Yesterday was the thirty-third Friday of protests in Algeria, which continued the popular rejection of elections currently scheduled for 12 December. A new slogan also emerged: protestors chanted “Bye Bye Gaïd Salah, this year there will not be a vote,” addressed to the chief of staff of the army. But this vendredire (the compound term that has become regularly used for the Friday protests) was not like the thirty-two others that came before it for one main reason: it occurred around the anniversary of 5 October 1988, a date that comes with a heavy history in Algeria. On this date, massive protests against the Algerian state broke out, as Algerians denounced the lack of economic opportunities, corruption, and the one-party state. Moreover, several RAJ (Rassemblement Action Jeunesse) militants were arrested or taken into custody by men in civilian clothing. This organization, which has expressed a clear commitment to peaceful protest, thus continues to be targeted by the authorities. Police repression continues to intensify today in response to protests that commemorate 5 October and social media has reported that several journalists and citizens have been taken into custody.
The brutal police repression of the protests that began on 5 October 1988 left up to five-hundred Algerians dead, however. These events were followed by political and economic liberalizations under the government of Mouloud Hamrouche. Yet this opening also brought extreme violence to Algeria, a period that often goes under the name of the “Dark Decade” and remains the subject of intense debate (the other moniker “civil war” remains polemical). Thus, 5 October conjures up a range of emotions. Moreover, a popular amnesia regarding these years was encouraged by the state, which instituted a policy of national reconciliation in its aftermath. In 2011, when the region was undergoing the turmoil of the “Arab Spring,” the regime claimed that this democratization had already taken place Algeria, suggesting that there was no reason for popular discontent to swell up in the country as it had in Egypt and Tunisia. Yet rather than silencing the hopes and aspirations expressed by Algerians in 1988, the Algerian people are once again appropriating the past in order to dictate the future. RAJ has repeatedly expressed a commitment to commemorating the events of 5 October 1988, thereby continuing the struggle for democratic expression that 5 October has come to symbolize.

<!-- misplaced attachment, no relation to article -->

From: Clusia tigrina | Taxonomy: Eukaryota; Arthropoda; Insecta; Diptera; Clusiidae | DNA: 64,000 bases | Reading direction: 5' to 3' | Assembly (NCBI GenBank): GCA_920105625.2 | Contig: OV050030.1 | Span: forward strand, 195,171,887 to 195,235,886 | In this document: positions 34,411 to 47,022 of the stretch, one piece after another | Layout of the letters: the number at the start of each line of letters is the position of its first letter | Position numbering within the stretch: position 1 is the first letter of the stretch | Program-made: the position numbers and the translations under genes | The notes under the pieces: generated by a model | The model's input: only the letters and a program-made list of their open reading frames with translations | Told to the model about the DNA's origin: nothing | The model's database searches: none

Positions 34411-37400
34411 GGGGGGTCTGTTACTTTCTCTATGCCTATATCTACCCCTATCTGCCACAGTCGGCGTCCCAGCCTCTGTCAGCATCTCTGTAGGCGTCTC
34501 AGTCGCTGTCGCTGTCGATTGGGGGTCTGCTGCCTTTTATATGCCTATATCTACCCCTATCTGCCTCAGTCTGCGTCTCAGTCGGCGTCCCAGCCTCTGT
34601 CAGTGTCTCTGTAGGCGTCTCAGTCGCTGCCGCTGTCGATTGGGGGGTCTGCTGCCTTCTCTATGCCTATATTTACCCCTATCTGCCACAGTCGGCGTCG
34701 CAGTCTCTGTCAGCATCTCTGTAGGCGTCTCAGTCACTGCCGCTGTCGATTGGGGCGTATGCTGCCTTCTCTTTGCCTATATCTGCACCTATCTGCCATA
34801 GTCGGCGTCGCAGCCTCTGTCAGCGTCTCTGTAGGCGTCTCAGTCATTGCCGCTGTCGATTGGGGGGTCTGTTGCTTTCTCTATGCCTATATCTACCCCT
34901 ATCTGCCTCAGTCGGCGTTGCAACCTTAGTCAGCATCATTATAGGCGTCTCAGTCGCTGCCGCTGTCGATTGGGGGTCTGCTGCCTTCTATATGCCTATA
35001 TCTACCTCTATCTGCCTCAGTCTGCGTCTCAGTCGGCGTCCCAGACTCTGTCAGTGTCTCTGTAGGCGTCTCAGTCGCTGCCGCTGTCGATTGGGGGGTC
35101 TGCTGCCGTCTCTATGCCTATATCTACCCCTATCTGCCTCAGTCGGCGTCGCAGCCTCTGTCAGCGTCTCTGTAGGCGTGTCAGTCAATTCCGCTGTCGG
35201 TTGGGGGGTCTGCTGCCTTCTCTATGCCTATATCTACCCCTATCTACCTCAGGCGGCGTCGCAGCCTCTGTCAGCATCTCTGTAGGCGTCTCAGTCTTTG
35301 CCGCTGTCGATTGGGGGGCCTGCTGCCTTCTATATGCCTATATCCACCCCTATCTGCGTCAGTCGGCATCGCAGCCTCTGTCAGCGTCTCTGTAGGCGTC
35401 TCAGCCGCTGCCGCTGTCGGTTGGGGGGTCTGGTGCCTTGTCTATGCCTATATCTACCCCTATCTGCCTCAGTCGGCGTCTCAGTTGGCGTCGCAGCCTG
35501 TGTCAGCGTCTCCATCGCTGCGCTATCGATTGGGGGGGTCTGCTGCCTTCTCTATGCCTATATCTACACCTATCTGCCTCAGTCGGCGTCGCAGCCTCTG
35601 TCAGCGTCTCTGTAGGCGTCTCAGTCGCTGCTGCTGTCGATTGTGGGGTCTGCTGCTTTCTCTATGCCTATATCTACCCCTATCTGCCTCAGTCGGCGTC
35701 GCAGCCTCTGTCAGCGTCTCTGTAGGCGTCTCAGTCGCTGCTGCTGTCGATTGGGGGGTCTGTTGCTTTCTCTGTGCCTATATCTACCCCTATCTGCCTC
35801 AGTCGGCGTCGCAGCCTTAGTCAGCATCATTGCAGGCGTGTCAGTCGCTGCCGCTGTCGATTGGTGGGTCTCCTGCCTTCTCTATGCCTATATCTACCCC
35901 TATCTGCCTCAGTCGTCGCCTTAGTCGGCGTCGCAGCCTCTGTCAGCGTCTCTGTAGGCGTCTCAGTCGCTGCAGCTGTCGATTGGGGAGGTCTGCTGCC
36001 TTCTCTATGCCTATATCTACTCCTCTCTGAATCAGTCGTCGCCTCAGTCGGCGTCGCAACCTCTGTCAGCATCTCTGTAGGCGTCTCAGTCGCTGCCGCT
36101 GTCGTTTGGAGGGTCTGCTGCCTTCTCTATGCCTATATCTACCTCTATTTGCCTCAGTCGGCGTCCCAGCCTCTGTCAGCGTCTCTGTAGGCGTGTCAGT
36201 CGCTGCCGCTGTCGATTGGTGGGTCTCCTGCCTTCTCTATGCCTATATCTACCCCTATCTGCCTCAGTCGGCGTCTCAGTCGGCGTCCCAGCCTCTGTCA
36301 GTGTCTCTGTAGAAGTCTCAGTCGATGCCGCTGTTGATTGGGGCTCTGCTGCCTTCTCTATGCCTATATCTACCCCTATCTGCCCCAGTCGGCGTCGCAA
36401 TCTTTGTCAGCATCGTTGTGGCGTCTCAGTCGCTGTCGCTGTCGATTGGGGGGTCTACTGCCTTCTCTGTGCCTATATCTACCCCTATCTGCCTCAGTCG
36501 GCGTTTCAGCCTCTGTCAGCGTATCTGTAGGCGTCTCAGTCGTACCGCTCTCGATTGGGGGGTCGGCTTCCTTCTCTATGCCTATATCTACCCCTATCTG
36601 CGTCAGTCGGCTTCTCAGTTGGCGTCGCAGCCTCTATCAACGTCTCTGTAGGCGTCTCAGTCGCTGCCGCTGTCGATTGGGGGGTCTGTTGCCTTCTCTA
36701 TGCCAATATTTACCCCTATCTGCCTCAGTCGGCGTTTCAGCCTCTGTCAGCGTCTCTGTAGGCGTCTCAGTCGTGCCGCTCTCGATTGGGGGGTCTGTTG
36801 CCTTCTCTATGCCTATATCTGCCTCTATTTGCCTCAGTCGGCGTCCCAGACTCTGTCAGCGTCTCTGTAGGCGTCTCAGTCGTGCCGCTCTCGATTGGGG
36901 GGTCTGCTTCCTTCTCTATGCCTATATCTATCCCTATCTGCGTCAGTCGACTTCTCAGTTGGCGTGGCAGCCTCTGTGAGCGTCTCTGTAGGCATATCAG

Signs of political discontent and a rejection of the historical narrative of the ruling party were simmering long before October 1988. The period ushered in by the death of the third-wordlist president, Hourai Boumédiène, in 1978 featured multiple signs of protest—notably the 1980 “Berber Spring,” when a wave of protests emerged in response to the canceling of a talk by the writer and anthropologist, Mouloud Mammeri. Opposition forces included not only Berber activists, but also Islamists and leftists who had been operating in semi-clandestine conditions. Many of these groups came together for the first time on 5 October 1988, occupying public spaces in an unprecedented fashion. The discontent that had been expressed in football stadiums emerged in full force in city streets. Watching the Hirak in 2019, all of this feels eerily familiar.
RAJ was created in 1992 and has become a key association that encourages debate and exchange, committed to spreading the principles of solidarity and human rights among the youth. This is precisely the generation whose creativity and steadfastness poses a threat to the regime. While Friday protests receive most coverage in Algeria, Tuesday is when the students protest, and they have formed the backbone of this movement. Thus, it is not surprising that RAJ has faced repression since the start of the Hirak. In late August, the prefecture forbade a summer school organized by RAJ from taking place. While some RAJ militants were taken into custody and released, others remain in prison. Achene Kadi, was arrested on 29 September and celebrated his twenty-second birthday yesterday, deprived of his liberty. His mother used social media not only to wish her son a happy birthday, but to express that she was proud of him. Other RAJ militants, like Hakim Addad, are scheduled to stand before a prosecutor tomorrow. The search for justice, human rights, and economic transparency thus continues thirty-one years after 5 October became a symbol of popular expression.